Home > Illinois football > Mendenhall stands his ground, accepts the consequences

Mendenhall stands his ground, accepts the consequences

Rashard Mendenhall hasn’t been able to escape the backlash since he posted a steam of controversial thoughts, questioning gleeful reactions to Osama bin Laden’s death and even inferring a 9/11 conspiracy, on Twitter earlier this week.

But none of the critiques, columns and sports radio backlash seemed to hurt as much as the news yesterday that athletic wear company Champion would drop Mendenhall as an endorser, just four days after the former Illini and Pittsburgh Steelers running back inked a four-year extension with the company. It ends a three-year relationship between Mendenhall and Champion.

“While we respect Mr. Mendenhall’s right to express sincere thoughts regarding potentially controversial topics, we no longer believe that Mr. Mendenhall can appropriately represent Champion and we have notified Mr. Mendenhall that we are ending our business relationship,” the company said in a statement. “Champion has appreciated its association with Mr. Mendenhall during his early professional football career and found him to be a dedicated and conscientious young athlete. We sincerely wish him all the best.”

As I’ve said on the air this week, I have no problem with Mendenhall speaking his mind on issues – even if I completely disagree with him. Despite some media and fans saying athletes should be banned from Twitter, it’s Mendenhall’s First Amendment right to speak his mind.

But if he’s to make such bold statements – a few months ago he agreed with Minnesota Vikings star Adrian Peterson that the NFL labor situation is comparable to slave labor – he must be willing to deal with the consequences, both in verbal backlash and cuts to his wallet.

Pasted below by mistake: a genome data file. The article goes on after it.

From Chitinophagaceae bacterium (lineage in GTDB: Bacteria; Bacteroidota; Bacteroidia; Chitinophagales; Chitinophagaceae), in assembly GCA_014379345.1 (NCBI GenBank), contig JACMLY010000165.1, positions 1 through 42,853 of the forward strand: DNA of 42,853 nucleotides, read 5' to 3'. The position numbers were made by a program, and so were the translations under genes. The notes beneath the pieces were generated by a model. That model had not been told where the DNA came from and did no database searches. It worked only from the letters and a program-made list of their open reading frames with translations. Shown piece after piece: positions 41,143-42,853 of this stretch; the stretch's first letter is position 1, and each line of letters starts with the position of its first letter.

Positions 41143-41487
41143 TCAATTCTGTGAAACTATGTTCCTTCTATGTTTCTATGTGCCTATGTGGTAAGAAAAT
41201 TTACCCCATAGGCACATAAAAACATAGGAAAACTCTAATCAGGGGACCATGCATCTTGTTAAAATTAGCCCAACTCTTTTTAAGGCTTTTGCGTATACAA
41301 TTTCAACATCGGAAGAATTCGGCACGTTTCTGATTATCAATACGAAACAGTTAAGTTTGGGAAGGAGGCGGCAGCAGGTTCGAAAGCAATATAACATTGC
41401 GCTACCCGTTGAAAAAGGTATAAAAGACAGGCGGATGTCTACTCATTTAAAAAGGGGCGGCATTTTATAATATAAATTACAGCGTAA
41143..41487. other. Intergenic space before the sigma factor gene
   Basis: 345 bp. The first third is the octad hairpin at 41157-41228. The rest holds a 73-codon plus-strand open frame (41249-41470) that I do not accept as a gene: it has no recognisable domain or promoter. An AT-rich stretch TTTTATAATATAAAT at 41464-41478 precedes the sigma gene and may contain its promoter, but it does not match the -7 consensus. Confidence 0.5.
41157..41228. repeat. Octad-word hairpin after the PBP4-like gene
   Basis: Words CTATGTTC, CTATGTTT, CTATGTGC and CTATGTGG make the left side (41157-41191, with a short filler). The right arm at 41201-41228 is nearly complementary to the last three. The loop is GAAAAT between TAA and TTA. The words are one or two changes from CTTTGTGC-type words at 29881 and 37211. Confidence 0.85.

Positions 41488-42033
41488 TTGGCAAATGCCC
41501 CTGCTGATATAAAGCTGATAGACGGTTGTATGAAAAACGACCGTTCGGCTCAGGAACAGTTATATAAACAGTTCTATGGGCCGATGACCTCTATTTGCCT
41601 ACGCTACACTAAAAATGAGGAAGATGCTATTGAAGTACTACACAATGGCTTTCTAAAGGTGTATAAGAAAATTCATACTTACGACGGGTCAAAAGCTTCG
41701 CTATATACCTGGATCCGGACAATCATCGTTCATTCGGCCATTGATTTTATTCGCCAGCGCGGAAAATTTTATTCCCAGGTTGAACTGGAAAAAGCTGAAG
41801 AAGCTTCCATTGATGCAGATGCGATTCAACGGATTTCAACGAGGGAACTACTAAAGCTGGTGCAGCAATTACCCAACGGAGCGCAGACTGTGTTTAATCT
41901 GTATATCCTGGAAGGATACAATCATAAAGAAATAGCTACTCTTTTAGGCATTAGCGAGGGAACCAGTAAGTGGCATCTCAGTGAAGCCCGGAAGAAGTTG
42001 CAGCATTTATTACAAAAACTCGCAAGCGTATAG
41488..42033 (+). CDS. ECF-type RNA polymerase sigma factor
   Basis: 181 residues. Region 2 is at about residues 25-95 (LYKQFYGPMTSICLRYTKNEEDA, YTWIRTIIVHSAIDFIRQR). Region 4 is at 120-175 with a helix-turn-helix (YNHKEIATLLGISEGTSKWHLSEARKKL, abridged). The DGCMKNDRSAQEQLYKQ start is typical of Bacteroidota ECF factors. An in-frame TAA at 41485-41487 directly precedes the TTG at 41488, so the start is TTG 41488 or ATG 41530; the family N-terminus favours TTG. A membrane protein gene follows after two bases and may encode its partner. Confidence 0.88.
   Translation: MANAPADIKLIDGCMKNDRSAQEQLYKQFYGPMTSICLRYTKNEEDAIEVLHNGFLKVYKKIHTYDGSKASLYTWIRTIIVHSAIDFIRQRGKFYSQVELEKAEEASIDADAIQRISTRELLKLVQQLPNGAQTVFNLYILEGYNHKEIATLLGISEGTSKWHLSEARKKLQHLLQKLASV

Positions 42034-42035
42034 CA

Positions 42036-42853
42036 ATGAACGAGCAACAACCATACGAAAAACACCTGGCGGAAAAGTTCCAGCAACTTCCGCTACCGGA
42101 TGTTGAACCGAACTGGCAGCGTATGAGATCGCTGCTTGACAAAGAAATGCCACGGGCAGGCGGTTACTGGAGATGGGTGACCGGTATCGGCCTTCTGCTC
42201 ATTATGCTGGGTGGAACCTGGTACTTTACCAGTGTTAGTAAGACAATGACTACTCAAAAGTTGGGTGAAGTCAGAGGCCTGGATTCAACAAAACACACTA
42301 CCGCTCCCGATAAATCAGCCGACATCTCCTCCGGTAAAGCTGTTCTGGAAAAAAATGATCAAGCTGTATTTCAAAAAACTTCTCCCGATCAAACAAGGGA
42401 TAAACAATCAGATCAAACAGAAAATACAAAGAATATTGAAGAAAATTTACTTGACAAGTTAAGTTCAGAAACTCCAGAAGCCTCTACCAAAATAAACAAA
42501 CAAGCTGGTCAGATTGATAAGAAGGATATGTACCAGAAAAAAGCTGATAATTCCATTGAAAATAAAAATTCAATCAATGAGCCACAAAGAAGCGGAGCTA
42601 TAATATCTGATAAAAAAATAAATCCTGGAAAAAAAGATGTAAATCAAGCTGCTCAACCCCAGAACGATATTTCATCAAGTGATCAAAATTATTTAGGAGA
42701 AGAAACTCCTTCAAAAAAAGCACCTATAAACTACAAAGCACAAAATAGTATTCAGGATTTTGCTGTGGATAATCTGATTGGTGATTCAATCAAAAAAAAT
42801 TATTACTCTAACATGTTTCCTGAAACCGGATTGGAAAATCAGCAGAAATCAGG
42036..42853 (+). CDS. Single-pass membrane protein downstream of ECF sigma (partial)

So far, Mendenhall seems up to the task.

He clarified most of his tweets in a blog, though he didn’t address a since-deleted post that read: “We’ll never know what really happened (on 9/11). I just have a hard time believing a plane could take a skyscraper demolition style.”

Mendenhall eloquently refused to back down from his stance that people shouldn’t celebrate the death of any human being, even the world’s most wanted terrorist. I find that much more respectable than an agent-fueled, PR-riddled response attempting to save face. Mendenhall obviously sticks to his values and isn’t afraid to enter into the discussion most Americans were having after bin Laden was shot and killed by U.S. Navy Seals on Sunday.

Most athletes stay away from politics, notably Michael Jordan and Tiger Woods. Others, like Muhammad Ali and Jim Brown, dive into issues. The 23-year-old Mendenhall seems unafraid to speak his mind to the world, but he may want to think twice before he shares his views, especially those on conspiracy theories.

But if he’s willing to stand his ground in the process, all the power to him. Just be willing to pay for all your Champion hoodies in the future.

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Categories: Illinois football
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